5. Punctuation can be jarring. There are no question marks in the Hebrew scroll, but there are plenty of them in English translation. Ditto for exclamation marks, periods, and colons. Sometimes punctuation can change the entire meaning of a passage, since there is a big difference between a declarative sentence and a question.
6. Grammar often evaporates in translation. Sometimes a verb becomes a noun, as in the infamous case of Moses with horns as opposed to his skin beaming with light. And sometimes, when there has been centuries of discussion on what is happening grammatically in a particular phrase, the translation picks one option — and the English reader has no idea how much of a challenge that phrase is.
7. Complexity doesn’t always come across. Difficult sections in Hebrew are often simpler and clearer in English. It’s interesting to think about whether it’s a good idea to translate ambiguity, or whether the translator’s job is to pick one meaning and go with it. Whatever the reasons, many of the passages that have stumped rabbinic commentators for centuries, and have created pages and pages of commentary, become easy-to-understand declarative sentences in English.
It is this definite, clear tone that I found most surprising of all. This tone gives the misleading impression that there is only one way to understand a text. Many English translations only translate the pshat, the simplest understanding of the Torah text itself, and do not translate commentary. The reader of English may not realize that there is a rich tradition of Hebrew commentary that is thousands of years old, and that there is a long lineage of argument and discussion. Instead, the English reader often encounters one single authoritative Biblical text, presented alone.
The final surprise for me was how I felt during this reading project. Reading translations of the Hebrew Bible into English was sometimes a sad experience; I was overwhelmed by all that had been lost. But I still recommend that Hebrew-speaking readers spend time with translations of the Bible, especially translations from different faiths and centuries.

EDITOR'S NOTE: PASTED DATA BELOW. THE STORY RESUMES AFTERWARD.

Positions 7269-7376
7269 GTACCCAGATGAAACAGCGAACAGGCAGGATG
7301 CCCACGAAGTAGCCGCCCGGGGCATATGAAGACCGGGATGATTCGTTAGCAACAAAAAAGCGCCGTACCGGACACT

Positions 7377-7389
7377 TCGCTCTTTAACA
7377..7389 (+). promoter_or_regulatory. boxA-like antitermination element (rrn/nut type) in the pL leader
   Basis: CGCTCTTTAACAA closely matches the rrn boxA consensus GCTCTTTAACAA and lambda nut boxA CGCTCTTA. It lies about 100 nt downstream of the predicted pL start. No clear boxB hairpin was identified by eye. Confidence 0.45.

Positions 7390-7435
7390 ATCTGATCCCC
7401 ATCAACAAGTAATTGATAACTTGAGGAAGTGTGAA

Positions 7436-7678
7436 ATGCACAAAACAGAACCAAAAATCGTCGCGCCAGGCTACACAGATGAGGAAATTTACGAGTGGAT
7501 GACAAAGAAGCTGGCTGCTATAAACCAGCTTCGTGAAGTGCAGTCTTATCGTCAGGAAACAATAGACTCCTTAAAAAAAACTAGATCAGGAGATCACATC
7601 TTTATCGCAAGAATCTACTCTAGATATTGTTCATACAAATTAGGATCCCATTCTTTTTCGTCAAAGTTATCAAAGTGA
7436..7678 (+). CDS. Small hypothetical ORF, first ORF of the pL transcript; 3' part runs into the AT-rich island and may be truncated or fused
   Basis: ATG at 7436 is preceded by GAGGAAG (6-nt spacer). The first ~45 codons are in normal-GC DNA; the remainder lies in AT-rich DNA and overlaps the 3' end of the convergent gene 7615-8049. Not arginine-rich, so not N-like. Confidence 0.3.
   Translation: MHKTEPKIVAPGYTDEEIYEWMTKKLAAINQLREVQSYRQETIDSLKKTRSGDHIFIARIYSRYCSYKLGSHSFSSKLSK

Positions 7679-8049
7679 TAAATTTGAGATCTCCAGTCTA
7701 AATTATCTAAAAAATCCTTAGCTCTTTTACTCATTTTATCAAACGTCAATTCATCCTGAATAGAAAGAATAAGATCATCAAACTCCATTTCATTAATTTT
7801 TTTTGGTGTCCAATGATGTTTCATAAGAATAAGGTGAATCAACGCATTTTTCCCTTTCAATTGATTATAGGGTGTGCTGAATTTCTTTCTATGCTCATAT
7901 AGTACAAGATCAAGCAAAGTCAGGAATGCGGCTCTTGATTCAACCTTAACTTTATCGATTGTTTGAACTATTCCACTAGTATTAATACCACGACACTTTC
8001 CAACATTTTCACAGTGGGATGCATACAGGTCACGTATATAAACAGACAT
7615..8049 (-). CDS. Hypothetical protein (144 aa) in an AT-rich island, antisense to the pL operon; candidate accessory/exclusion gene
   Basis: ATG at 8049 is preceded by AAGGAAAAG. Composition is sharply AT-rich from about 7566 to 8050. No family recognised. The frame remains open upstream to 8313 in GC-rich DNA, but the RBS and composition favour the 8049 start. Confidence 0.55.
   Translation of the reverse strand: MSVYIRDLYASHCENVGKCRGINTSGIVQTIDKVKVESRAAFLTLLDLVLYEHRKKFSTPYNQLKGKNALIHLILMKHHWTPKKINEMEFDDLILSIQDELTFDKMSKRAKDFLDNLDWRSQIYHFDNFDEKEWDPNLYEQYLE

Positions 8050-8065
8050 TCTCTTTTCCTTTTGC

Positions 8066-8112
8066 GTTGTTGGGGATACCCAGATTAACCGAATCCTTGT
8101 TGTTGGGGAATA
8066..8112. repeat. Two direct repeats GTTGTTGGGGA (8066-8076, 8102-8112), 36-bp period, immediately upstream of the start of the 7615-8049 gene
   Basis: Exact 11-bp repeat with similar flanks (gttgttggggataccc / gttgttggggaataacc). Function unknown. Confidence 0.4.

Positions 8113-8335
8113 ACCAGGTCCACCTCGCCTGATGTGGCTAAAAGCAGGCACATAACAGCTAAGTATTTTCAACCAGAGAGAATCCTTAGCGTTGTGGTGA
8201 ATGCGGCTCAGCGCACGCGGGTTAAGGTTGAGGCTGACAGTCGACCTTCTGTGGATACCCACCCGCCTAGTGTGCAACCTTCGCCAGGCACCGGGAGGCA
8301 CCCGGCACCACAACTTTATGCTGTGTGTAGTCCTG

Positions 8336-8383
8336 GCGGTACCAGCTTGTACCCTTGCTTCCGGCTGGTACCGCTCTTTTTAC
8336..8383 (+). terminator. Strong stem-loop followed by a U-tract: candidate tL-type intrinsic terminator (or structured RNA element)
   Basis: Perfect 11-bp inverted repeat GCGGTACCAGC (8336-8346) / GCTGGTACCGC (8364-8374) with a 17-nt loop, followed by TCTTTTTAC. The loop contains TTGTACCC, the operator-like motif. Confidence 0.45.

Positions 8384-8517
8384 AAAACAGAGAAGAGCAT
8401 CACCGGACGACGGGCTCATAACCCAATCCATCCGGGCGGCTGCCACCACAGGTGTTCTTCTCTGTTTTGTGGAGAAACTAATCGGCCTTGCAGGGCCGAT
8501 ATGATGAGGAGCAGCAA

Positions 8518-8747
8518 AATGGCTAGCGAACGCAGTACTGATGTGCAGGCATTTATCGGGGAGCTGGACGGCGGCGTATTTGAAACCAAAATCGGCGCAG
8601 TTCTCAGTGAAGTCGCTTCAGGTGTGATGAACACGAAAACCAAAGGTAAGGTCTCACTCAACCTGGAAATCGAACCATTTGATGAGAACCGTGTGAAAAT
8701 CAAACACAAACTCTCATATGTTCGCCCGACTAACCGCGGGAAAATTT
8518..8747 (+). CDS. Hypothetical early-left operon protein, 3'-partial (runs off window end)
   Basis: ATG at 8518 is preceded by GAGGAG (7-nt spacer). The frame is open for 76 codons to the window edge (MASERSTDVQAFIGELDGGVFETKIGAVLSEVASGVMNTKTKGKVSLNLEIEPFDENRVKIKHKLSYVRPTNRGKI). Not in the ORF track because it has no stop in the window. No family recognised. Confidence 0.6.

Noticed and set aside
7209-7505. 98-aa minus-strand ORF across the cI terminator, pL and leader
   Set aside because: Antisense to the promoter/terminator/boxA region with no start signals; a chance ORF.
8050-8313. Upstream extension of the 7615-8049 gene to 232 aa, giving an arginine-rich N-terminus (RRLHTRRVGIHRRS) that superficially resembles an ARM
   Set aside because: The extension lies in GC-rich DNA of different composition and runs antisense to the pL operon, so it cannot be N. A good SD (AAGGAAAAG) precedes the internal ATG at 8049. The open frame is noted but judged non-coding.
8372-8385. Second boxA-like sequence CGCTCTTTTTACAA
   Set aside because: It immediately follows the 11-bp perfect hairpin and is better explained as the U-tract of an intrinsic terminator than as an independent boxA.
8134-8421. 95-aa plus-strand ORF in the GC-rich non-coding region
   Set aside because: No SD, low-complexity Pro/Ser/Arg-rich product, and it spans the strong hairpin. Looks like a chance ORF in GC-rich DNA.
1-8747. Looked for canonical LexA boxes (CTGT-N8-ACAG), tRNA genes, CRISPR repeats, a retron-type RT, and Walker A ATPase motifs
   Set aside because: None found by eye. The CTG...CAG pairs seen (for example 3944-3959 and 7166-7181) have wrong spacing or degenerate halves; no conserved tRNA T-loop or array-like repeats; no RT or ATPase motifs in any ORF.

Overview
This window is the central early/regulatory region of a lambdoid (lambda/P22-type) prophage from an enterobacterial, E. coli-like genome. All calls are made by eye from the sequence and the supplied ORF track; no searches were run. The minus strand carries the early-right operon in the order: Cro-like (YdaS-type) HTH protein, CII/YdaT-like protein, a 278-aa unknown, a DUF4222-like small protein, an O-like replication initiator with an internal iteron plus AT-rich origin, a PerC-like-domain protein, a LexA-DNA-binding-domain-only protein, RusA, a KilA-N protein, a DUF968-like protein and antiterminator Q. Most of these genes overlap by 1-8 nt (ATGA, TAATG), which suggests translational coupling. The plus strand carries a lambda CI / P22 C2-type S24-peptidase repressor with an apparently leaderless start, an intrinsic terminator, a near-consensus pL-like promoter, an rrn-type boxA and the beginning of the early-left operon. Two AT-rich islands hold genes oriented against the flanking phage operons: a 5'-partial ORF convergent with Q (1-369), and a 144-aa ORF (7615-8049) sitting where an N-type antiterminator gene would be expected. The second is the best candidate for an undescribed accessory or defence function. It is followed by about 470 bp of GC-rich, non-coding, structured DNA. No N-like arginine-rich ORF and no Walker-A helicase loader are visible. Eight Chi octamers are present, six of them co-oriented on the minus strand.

Why is it worth it?
The Bible in translation is the most important text in Western culture, and it can be dangerous to ignore it. Reading translations should be seen as a window into what millions of readers throughout the world think and feel; at the very least, whether we are Jewish or Christian, religious or secular, we should all be talking about how the particular Bible we read affects what we believe, and how language and translation have shaped us all.
Aviya Kushner is the author of The Grammar of God: A Journey into the Words and Worlds of the Bible, to be published September 8th by Spiegel & Grau, an imprint of Random House.
Aviya Kushner grew up in a Hebrew-speaking home in New York. Once an International Jerusalem Post travel columnist, she now teaches in the nonfiction writing program at Columbia College Chicago. She is also a contributing editor at A Public Space and a mentor for the National Yiddish Book Center.